Major changes in sardine growth and body condition in the Bay of Biscay between 2003 and 2016: Temporal trends and drivers
|Author(s)||Veron Matthieu1, Duhamel Erwan1, Bertignac Michel2, Pawlowski Lionel1, Huret Martin2|
|Affiliation(s)||1 : Ifremer, Laboratoire de Biologie et Technologies Halieutique, 8 rue François Toullec, 56 100 Lorient, France
2 : Ifremer, Laboratoire de Biologie Halieutique, 1625 route de Sainte-Anne, 29 280 Plouzané, France
|Source||Progress In Oceanography (0079-6611) (Elsevier BV), 2020-03 , Vol. 182 , P. 102274 (14p.)|
|WOS© Times Cited||15|
|Keyword(s)||Body condition, Growth, Decadal trends, Environmental effect, Life history traits, Sardina pilchardus, Bay of Biscay|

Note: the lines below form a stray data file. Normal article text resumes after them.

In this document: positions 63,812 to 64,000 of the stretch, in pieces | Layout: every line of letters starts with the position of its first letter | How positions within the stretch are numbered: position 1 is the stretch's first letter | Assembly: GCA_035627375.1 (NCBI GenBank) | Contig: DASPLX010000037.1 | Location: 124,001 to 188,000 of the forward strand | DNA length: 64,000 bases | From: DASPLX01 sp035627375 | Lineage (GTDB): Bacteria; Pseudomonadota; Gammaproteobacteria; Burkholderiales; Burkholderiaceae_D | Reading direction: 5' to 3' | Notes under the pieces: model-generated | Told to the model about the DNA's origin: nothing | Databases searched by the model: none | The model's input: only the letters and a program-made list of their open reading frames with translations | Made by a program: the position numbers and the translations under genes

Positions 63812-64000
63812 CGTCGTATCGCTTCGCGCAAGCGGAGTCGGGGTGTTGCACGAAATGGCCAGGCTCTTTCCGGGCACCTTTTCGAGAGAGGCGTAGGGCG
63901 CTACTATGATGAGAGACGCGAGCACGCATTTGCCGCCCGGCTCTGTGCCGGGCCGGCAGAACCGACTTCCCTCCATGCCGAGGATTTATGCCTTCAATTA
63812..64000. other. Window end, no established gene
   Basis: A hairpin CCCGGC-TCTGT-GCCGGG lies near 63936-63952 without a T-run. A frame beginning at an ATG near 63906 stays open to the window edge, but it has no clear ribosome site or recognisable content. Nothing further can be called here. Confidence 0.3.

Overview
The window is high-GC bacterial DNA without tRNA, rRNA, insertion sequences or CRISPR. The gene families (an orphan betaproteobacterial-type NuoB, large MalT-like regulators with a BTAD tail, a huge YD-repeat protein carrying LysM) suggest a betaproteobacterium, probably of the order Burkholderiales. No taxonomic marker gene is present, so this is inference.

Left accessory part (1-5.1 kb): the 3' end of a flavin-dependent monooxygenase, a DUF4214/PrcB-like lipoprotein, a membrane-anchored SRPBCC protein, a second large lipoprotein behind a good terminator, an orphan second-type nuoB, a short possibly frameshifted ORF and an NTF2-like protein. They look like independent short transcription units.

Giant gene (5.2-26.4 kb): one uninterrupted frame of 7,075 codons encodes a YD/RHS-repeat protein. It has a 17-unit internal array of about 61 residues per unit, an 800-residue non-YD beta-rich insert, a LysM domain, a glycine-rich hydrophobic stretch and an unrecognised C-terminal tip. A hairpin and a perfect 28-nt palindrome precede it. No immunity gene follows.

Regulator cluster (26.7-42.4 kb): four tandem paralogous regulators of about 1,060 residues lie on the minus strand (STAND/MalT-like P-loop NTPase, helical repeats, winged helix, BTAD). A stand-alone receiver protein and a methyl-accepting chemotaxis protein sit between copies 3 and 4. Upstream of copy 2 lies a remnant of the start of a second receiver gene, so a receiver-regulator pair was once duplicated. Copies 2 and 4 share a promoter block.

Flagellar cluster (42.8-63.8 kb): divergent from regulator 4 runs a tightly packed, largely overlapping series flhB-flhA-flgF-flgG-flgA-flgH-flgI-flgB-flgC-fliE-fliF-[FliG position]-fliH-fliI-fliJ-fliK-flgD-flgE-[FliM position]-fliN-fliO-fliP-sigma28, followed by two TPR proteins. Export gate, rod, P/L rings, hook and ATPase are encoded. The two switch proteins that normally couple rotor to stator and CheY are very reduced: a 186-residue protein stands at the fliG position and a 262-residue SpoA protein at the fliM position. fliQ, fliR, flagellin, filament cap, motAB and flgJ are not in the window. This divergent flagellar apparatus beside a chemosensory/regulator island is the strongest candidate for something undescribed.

In the Bay of Biscay, mean body length and weight of sardines (Sardina pilchardus) have been decreasing since the early 2000s and could severely impact the fishing and seafood industry sector. These trends have no apparent link with fishing pressure, although the latter has been increasing since the late 2000s. As part of an effort to develop suitable assessment and management tools for this stock, we investigated the life-history traits of sardine and analyze its seasonal and inter-annual variations. Based on 14 years of morphometric data from both scientific surveys and professional samples, we analyzed the variability in sardine body condition and its responses to environmental changes. Generalized Additive Models revealed an age-sex specific decreasing trend in body length over the study period, with most of the variability explained by the age class. Linear Mixed Effect Models applied to the body condition evidenced its strong seasonality and an age class specific decreasing trend. Regardless of age class, maximal body condition is reached at the end summer, after the spawning and plankton productive periods. Overall, annual trends in body condition-at-age showed remarkable coherence, with a significant decrease since 2007 for all age classes, suggesting that factors influencing body condition operate at population level. The shift in sardine body condition towards lower values could be broken down into three periods, with a high dependence on surface Chlorophyll-a and sea surface temperature. However, this study highlights that the period supporting the main decrease in body condition is characterized by high Chlorophyll-a, the available proxy for food, which is counterintuitive. Such a result suggests more complex trophic responses involving secondary production, with potential shift in the timing of the production and/or the quality of the food. At the population level, those changes may have a long-term negative effect, with a decrease in body length and important changes in phenology (length at first maturity, reproductive phenology) and potential consequences on sardine population dynamics in the Bay of Biscay.